I’m unabashedly gay, and I certainly support gay marriage. But I nonetheless side with the Christian wedding designer who’s before the Supreme Court right now because she refuses to design a same-sex wedding website.
I’m going to explain why, but first, here are the facts.
What’s This Case All About?
On Monday, the Supreme Court heard oral arguments in a case called 303 Creative LLC v Elenis. The case centers around Lorie Smith, a Christian who owns a website design business. She wants to expand her business and start designing custom wedding websites, but due to her religious beliefs, is unwilling to create them for same-sex weddings, as she would be forced to do under current Colorado civil rights law. Smith is challenging the Colorado statute on First Amendment grounds, arguing that she has a free speech right (note: the case is not about religious liberty) not to be forced to create messages she disagrees with.
No, she’s not suing because she wants to put a “no-gays allowed” sign in her window. In fact, she has served many LGBTQ clients and offers her general services to all. Smith is simply unwilling to create a custom wedding website, which inherently endorses said wedding, for a ceremony she does not agree with. She says she would seek to make the same refusal to other custom websites that violate her beliefs, including those which denigrate gay people or feature a heterosexual couple in violation of other tenets of her Christian faith.
The state of Colorado, on the other hand, argues that her religion does not grant her an exemption to a neutral civil rights law. The government argues that if Smith is going to offer wedding websites, she must offer them to all.
An Important Distinction
A key question, in this case, is whether Smith’s really seeking to categorically deny service or refuse a specific message.
For example, both parties agree that beliefs, religious or not, do not allow a restaurant to refuse its general services to people on the basis of protected characteristics, such as sexual orientation. A pizza chain can’t put up a “straights only” sign under current Civil Rights law, and no one is arguing that the First Amendment entitles them to do so. However, on the other hand, almost everyone agrees that, both legally and prudentially, a newspaper can’t be forced to publish an article it disagrees with and that a church can’t be forced to perform a marriage against its faith. But what about everything in between these two extremes?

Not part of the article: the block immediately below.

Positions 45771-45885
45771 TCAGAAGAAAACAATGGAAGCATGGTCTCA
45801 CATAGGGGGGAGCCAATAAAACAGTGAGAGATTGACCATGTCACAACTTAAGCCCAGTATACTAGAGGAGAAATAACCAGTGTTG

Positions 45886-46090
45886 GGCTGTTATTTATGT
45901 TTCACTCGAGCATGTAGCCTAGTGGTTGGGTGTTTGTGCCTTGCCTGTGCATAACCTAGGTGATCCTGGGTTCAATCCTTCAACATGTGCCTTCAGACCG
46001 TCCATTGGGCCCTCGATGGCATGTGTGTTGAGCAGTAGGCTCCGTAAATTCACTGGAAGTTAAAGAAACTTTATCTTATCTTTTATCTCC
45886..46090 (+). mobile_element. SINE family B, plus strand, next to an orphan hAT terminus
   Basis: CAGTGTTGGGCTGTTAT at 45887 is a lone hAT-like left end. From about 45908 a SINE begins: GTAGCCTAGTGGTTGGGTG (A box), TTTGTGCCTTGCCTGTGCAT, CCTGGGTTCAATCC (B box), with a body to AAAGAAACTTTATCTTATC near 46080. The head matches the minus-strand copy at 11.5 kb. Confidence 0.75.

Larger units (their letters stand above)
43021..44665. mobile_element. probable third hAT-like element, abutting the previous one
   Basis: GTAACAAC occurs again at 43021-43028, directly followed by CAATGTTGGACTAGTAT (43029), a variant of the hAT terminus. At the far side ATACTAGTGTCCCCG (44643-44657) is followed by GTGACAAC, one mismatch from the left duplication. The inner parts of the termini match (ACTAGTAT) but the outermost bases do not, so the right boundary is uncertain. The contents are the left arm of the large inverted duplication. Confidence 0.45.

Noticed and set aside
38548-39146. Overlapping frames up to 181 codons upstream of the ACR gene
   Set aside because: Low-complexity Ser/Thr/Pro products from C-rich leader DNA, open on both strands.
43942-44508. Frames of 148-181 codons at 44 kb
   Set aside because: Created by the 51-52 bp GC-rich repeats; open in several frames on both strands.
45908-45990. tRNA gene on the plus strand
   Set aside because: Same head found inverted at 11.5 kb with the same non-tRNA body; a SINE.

It’s that muddy gray area that’s at play in this case and others like it. Is Smith seeking to deny service on the basis of who a customer is? Or is she simply seeking to exercise her free speech rights on specific services that, regardless of who requests them, violate her beliefs?
Who Should Win?
The media has portrayed the Colorado government’s side as the “gay rights” position, while casting Smith’s side as the “religious liberty” side. Yet I am gay, and I am not religious, and I still think Smith should win this case.
It’s not because I sympathize with her position. I think it’s wrong and outdated, in fact. But it’s because I want to live in a society where all people have the right to freedom of conscience. In particular, I want that right for LGBT people, too.
Imagine this alternative scenario: A gay man owns a website design business and a Christian group wants to hire him to create a website featuring anti-gay bible verses and preaching against homosexuality. If he refuses, under current Colorado law — which also has religion as a protected class — he would be just as guilty as Smith would be. But if the Supreme Court carves out an exception for free speech, both can live by their consciences.
And no, a ruling for Smith doesn’t negate all anti-discrimination laws. Even Smith’s side in this case acknowledges that all services which don’t involve speech—think catering or rental housing, for example—should still be bound by normal anti-discrimination laws. They simply want a narrow carve out for conscience rights in speech-based services.
I want that for myself and all LGBT people. So, I have to support it for those on the other side of these issues. That’s what living in a pluralist and free society requires.